The guidelines go on to say that just because a student shares their identity with staff members or other students “does not authorize school staff members to disclose students’ status to others, including parents/guardians.”

The document says disclosing information about students’ gender identity to their guardians could violate FERPA.

Rooker disagreed. Suggesting that the disclosure of the information to parents would violate the law is “disingenuous,” he said.

“There’s absolutely nothing in FERPA that would say they would violate FERPA by disclosing that to parents,” he said. “The violation would be in not disclosing it if the parents request it.”

The parents who filed the lawsuit are not identified. The complaint says the policy changes do not directly affect their children, who are enrolled in the school district.

“Plaintiff Parents cannot wait to challenge the MCPS Policy until they learn that one of their children experiences gender dysphoria,” the lawsuit says. “By the time (they) learn the truth, (Montgomery County Board of Education) personnel … may have already enabled their children to go through the process of transitioning socially to a different gender identity.”

That would hinder the parents’ ability to provide “acceptance, support, understanding, and professional assistance to their children,” it says.

The lawsuit says MCPS’ guidelines — particularly a form transgender students can fill out to help the district document their preferred name, pronouns and gender — violate another federal law, the Protection of Pupil Rights Act.

The Act, in part, says it is illegal for schools to require students to submit surveys or evaluations that reveal information about their sexual orientation without the prior written consent of the parent.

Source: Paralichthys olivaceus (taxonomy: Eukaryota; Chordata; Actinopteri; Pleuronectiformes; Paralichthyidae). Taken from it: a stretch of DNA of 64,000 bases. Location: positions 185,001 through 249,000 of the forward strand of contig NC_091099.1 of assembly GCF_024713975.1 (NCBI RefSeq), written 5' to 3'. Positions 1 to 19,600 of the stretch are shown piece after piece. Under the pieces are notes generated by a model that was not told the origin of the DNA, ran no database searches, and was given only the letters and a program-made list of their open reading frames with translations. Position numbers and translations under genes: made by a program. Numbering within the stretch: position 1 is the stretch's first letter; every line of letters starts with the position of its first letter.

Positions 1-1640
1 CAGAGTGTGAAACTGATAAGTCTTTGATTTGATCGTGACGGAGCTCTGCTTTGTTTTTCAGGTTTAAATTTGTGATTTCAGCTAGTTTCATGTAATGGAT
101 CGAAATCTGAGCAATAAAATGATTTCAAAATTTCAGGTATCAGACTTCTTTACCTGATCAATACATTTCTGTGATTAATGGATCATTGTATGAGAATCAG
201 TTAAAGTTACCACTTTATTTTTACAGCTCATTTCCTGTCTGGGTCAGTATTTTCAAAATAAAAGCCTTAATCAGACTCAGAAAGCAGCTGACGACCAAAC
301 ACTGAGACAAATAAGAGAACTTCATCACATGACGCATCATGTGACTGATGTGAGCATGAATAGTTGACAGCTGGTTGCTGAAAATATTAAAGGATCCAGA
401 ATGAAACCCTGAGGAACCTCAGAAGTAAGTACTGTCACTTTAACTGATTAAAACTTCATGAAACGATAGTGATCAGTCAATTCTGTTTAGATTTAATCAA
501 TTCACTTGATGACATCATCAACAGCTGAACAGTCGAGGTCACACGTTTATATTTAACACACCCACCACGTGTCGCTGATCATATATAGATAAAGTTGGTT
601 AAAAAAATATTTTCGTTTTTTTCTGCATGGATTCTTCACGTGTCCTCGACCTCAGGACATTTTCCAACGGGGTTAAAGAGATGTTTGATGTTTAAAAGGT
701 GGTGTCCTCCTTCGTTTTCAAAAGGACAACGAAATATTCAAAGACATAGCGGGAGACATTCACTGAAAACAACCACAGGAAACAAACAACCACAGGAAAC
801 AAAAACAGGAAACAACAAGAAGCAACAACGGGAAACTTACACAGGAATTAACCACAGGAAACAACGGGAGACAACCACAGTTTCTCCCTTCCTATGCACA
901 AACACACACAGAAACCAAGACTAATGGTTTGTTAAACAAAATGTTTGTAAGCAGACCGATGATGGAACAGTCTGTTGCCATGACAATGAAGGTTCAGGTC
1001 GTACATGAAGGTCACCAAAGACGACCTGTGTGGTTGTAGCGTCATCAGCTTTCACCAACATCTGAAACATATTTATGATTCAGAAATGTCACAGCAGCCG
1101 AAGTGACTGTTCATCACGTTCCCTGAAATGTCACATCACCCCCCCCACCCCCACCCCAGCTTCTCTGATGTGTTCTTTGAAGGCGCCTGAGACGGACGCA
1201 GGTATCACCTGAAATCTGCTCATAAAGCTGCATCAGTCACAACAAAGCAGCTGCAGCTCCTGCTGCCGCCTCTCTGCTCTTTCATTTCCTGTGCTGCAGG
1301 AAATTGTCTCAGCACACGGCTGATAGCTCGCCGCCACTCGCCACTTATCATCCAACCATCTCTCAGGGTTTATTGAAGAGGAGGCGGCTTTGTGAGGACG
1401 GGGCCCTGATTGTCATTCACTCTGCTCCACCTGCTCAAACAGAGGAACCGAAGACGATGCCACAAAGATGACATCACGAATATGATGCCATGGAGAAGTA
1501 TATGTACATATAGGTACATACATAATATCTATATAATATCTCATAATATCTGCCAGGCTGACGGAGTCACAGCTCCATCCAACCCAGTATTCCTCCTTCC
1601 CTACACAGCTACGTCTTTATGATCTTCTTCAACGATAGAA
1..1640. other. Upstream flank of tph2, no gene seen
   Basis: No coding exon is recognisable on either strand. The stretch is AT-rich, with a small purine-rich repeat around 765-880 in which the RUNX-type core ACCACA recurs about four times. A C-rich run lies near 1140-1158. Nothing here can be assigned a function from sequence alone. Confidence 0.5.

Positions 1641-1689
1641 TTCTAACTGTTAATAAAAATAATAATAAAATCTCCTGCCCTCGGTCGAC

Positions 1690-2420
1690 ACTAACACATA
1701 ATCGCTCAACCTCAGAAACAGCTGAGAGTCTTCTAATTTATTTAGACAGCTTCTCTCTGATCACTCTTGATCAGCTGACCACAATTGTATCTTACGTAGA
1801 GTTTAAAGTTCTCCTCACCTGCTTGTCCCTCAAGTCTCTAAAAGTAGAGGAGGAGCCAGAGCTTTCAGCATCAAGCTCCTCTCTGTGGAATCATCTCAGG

It is not required, however, for students, transgender or not, to fill out the MCPS form.

The parents have asked for the federal judge to declare that the MCPS guidelines violate state and federal law, and impose injunctions preventing their implementation.

The guidelines also include definitions of common LGBTQ phrases, information about different names and pronouns, student dress code, bullying and gender-separated activity areas like locker rooms.

In an interview in December, Mark Eckstein, chair of the Montgomery County Council of Parent Teacher Associations’ LGBTQ subcommittee, said the guidelines are intended to be a “road map” to help staff members positively interact with students.

Allowing students the freedom and flexibility to disclose their gender identity at school is intended to help provide a safe space for students who might not feel supported doing so at home.

But he said he understands parents’ concerns and is not surprised local parents have filed a lawsuit because there is little established case law on the subject.

“The ideal situation is to get the parents and child together and get everyone on the same page, but when that doesn’t happen, for whatever reason, it creates conflict,” Eckstein said. “But you do have a lot of instances where a child is out at school, but not at home. It’s not easy whatever way you cut it. Even if everyone is at their best, it’s a complicated situation.”

Caitlynn Peetz can be reached at caitlynn.peetz@bethesdamagazine.com